GALLAGHER: Well, we're working with states and territories on that and you will see the final design of that. We're mindful of, you know, there's eight various different arrangements that we're having to negotiate through, but we think we can land that and we are mindful of making sure that it doesn't add to the inflation challenge.
JOURNALIST: Is it up to $500?
GALLAGHER: Yeah, it's slightly different depending on your jurisdiction and the arrangements that they have in place. I mean, obviously, you know, it is different across the country, and we've had to be mindful of that, but it's around up to $500 for around, just over 5 million households and about a million small businesses.
JOURNALIST: Can you just also confirm I think earlier, when you were talking, you're saying that you found another $17.8 billion in savings, that's on top of the $20 billion that you announced in October, is that right?
GALLAGHER: Yes, that's right. So we did that big effort in October. This has been a harder effort, or it's been harder to find the savings. In October, we were able to return to Budget some of those big lumps of funds that the former government had put into the Budget, but, so, that was an easier task. This has been harder. Of that $17.8 billion, about 7.8 is through, you know, reprioritisation through the Defence program, so through the strategic review, but the 10, other $10 billion is across the board. It's looked across, we've looked across every department. We're looking for unallocated money, we're looking for programs that can be redirected, and ministers have done a huge job and I thank them for it.
JOURNALIST: What's the biggest pieces of that $10 billion extra savings?
GALLAGHER: Well, you have to see, you'll have to wait till Tuesday night, and we've been really clear in the Budget papers where we have attributed a save and also whether that's been reprioritised into another area. But you know, I don't think it'd be a secret that when you look at the larger departments, they have more capacity to find, you know, to find money.
JOURNALIST: Is it efficiency dividends or are they actually targeted programs?
GALLAGHER: No, it's not an efficiency dividend, or the standard efficiency dividend remains. We will also be applying the consultants and contractors save that we took to the last election. If you remember in October, we allocated one year of that save and then wanted to do some more work about how we applied it across the board. And so you'll see that application across the forward estimates as well. So that is in there, but we counted that in October. But the additional $10 billion is in programs and services within departments.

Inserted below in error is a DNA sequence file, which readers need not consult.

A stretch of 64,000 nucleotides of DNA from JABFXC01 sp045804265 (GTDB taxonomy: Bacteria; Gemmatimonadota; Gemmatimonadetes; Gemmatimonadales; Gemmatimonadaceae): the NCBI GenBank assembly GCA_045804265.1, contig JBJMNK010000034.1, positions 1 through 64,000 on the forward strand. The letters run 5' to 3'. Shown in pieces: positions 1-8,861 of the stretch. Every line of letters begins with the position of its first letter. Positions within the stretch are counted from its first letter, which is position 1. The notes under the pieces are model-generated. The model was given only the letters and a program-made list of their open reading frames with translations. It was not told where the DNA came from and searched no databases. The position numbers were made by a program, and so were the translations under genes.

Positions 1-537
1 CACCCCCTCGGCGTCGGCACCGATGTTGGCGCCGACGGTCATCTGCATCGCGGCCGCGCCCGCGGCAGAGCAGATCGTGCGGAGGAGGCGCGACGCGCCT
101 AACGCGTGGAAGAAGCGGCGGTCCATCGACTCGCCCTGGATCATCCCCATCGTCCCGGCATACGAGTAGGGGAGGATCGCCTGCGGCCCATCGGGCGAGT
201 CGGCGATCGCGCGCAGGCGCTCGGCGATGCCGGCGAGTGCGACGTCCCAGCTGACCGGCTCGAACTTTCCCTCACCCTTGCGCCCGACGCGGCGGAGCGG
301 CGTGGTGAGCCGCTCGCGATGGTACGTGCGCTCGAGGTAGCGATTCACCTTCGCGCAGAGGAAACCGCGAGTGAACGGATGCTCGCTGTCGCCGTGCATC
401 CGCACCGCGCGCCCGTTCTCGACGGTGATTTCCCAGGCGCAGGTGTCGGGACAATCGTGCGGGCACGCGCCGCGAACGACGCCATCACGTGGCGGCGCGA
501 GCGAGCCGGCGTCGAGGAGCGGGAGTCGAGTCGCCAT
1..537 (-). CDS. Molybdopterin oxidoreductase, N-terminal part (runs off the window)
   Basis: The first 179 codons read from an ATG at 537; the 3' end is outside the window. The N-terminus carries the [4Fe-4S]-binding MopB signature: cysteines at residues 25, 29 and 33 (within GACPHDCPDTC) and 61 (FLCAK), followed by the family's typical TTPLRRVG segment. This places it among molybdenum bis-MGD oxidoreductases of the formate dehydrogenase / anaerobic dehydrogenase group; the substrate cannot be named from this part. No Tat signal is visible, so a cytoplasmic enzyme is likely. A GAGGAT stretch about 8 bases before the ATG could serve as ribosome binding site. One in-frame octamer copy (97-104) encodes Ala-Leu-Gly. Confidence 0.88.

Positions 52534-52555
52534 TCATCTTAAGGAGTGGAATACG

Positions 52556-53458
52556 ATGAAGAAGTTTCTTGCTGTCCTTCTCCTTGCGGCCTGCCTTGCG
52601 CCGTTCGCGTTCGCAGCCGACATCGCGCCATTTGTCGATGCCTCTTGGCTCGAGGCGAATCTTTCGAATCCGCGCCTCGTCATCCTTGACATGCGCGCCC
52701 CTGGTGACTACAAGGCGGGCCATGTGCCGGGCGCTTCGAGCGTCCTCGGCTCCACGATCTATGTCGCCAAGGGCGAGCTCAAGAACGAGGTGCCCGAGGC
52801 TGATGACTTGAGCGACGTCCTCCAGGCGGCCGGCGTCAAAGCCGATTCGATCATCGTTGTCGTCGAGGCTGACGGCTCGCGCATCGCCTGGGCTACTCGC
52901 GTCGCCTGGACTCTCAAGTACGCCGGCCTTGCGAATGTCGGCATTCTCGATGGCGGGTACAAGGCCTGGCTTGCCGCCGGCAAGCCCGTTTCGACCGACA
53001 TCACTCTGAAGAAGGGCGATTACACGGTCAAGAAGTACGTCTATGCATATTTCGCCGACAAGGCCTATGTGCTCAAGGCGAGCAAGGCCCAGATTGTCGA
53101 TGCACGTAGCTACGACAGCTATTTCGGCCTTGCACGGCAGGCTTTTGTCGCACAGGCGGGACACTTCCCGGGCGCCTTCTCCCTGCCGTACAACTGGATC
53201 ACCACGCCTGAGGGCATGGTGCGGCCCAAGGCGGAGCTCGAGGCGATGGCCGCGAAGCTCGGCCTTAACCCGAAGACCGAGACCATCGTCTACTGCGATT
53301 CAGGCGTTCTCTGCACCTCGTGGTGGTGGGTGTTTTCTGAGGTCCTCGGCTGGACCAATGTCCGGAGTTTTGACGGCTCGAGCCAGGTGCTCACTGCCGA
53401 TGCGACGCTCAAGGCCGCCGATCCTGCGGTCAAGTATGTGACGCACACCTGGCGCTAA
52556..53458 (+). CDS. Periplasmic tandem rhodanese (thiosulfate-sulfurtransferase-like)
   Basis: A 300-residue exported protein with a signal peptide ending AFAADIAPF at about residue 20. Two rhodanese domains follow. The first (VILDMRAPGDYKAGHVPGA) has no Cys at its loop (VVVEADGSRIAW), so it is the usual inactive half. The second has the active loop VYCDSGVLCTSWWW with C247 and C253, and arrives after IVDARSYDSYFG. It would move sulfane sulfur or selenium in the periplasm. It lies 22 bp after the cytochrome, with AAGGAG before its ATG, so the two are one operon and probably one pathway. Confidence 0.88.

JOURNALIST: Is there much of a difference in the value of the energy bill relief between states, is there a substantial dollar figure announced there?
GALLAGHER: Look, you'll have to wait and see on that one. You know, it does depend, like in in the ACT, for example, where we've got 100% renewable energy, you know, that is different to say, New South Wales, which doesn't operate under that arrangement. So, the Treasurer has been working with Treasurers in every jurisdiction to finalise that program.
JOURNALIST: Just one local question, Minister, is there any chance of some money for Canberra stadium in the Budget?
GALLAGHER: Yeah, look, there won't be any money for Canberra stadium, and that's really because we haven't seen a business case. I don't think the ACT Government has finalised their thinking on what they want to do about a future stadium in Canberra. We're working with the Chief Minister and his government to look at where we can work together, how to work together on this. We know it's a, you know, we know it's not just a stadium. There's a whole range of infrastructure and programs the Chief Minister wants to talk to us about and we'll continue that.
JOURNALIST: Will the Budget contain any new fiscal rules, building on what was in the October Budget, or will it be exactly the same fiscal strategy?
GALLAGHER: You'll have to wait and read that, John, in the scintillating Budget papers that we'll be releasing tomorrow night.
Lisa Glenday 0403 931 209 | Gallagher.Media@finance.gov.au